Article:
MEES: government guidance
They’re finally out
24 May 2017
Melanie Kendall-Reid summarises the key requirements and clarifications now that the government’s guidance on Minimum Energy Efficiency Standards has been published
In February, the Department for Business, Energy and Industrial Strategy published guidance for landlords and enforcement authorities on the minimum level of energy efficiency required to let non-domestic property under the Energy Efficiency (Private Rented Property) (England and Wales) Regulations 2015.
This long-awaited guidance details the requirements against which compliance with the Minimum Energy Efficiency Standards (MEES) will be measured, and clarifies the numerous unanswered questions many have been asking since the legislation was passed 2 years ago.
The Energy Efficiency Regulations aim to tackle the least energy-efficient properties in England and Wales – those rated F or G on energy performance certificates (EPCs). The regulations establish a minimum rating of E for both domestic and non-domestic privately rented property.
By increasing the energy efficiency of non-domestic stock, the government aims to increase energy security while the demand for energy efficiency measures is expected to support growth and jobs in the green construction industry and the supply chain for energy efficiency products.
There were several drafts before the final document was published. There has been a great deal of discussion on the interpretation of the regulatory requirements, taking into account the enormous array of scenarios under which a property can be leased. It is great to see that many of the situations that were put forward as potential issues have been addressed in the guidance.
Key areas that have been the topic of much debate are now included in the guidance as a direct result of feedback from the industry.
- EPC requirements: where a building is required to have an EPC due to a sale, letting or modification, the landlord will be subject to non-compliance penalties if they do not register a valid certificate. Where a building is exempt from requiring an EPC, or the need for a new EPC has not been triggered, the building will not be subject to the minimum standards. There is no requirement to obtain an EPC to comply with the MEES.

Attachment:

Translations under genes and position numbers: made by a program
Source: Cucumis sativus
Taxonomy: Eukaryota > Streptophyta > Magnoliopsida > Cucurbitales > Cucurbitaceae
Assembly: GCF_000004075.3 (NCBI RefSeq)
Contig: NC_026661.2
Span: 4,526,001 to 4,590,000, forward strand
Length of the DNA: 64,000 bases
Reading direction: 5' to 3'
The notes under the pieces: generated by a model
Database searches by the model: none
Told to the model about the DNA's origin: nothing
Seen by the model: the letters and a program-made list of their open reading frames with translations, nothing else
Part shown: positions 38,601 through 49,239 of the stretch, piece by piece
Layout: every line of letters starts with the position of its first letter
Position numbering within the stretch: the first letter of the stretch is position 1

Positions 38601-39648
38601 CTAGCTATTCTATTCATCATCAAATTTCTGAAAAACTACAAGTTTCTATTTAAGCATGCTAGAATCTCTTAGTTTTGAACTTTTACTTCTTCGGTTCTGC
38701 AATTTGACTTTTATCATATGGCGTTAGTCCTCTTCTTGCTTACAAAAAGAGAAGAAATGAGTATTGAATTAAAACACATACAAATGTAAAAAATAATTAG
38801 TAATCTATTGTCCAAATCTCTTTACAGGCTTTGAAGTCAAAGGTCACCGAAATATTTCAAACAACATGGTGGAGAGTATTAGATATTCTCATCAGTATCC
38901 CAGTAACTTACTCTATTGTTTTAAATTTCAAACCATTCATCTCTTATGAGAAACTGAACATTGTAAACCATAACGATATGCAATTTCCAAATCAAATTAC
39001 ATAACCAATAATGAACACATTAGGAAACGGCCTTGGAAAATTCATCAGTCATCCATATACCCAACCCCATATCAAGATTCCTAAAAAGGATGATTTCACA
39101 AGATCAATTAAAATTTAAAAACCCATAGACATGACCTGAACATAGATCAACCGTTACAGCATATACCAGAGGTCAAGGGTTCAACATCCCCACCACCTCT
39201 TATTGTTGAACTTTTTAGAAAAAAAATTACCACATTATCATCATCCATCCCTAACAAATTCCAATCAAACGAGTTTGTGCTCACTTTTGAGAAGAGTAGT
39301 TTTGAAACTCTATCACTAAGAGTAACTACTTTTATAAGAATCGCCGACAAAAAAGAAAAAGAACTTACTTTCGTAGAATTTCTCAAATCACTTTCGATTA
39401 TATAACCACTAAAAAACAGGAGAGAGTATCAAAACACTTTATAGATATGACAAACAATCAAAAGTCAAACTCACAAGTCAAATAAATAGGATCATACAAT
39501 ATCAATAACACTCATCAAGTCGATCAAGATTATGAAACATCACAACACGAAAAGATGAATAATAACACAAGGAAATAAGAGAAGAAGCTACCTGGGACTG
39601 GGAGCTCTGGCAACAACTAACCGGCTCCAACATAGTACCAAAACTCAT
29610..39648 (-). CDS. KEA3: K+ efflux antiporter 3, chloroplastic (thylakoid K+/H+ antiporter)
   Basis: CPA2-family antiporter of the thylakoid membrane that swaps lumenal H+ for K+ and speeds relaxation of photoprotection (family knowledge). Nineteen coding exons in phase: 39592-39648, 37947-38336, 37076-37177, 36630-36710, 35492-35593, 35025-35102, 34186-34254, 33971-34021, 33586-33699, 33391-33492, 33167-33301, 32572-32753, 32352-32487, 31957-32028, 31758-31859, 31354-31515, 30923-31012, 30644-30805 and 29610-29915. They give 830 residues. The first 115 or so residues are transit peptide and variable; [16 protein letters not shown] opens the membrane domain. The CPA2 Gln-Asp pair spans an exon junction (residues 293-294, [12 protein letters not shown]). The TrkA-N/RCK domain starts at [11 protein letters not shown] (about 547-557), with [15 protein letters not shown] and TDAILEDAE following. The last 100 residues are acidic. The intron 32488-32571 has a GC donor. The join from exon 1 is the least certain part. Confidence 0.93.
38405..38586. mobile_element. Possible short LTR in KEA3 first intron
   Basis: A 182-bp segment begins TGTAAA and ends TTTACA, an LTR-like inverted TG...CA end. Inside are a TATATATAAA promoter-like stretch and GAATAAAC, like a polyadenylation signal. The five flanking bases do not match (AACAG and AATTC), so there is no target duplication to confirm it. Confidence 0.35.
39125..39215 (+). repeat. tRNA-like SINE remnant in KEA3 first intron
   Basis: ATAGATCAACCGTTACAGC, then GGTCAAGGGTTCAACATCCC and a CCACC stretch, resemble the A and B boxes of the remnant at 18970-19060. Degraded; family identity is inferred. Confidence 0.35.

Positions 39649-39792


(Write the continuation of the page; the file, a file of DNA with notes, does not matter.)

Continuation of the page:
- Multiple EPCs for buildings and demised spaces: with regard to multi-let properties, there are many situations where EPCs are registered and valid for both the entire building and its demised spaces. In such circumstances, the EPC for the demised space will be relevant. Where there is an EPC for the whole building only and the demised space does not require an individual EPC, the certificate for the whole building will be relevant.
- Listed building requirements: it is a popular misconception that all listed buildings do not require an EPC. This is only the case where the character or appearance of the property would be altered by compliance with the energy performance requirements; for example replacement glazing or solar panel installations. The owner of such a property must seek appropriate advice on the requirement for an EPC.
- Responsibilities of landlords and superior landlords: it is clear that anyone who lets a building or part of a building on a qualifying lease must comply. There will therefore be occasions where tenants are also landlords. In addition, public bodies and local authorities acting as landlords will also be responsible.
- Green Deal availability: there is minimal reference to the Green Deal in the guidance documentation. However, there is clarification that, as the Green Deal funding was never extended to the commercial property sector, it is not applicable to comply at this time.
- Lease exclusions: the guidance is clear that leases are exempt if granted for 6 months or less where the tenant has not been in situ for 12 months or more and there is no provision for renewal beyond 6 months. In addition, leases granted for a term certain of 99 years or more are also exempt.
- Validity of EPCs: where there is no requirement to renew the EPC and it expires during the tenancy, the property will not be required to comply with the MEES. This will become of particular interest in 2023 as, if the EPC has expired and there is no legal trigger to renew it, the requirement to comply with the minimum standards will not be applicable as the regulations state that compliance is required where there is a valid EPC in place.
The Private Rented Sector Exemptions Register was opened on 1 April and will be available online for public viewing, with non-compliance also being published through the platform.
Melanie Kendall-Reid is Compliance Director at Carbon 2018
- Related competencies include Leasing/letting, Property management, Sustainability
- This feature is taken from the RICS Property journal (May/June 2017)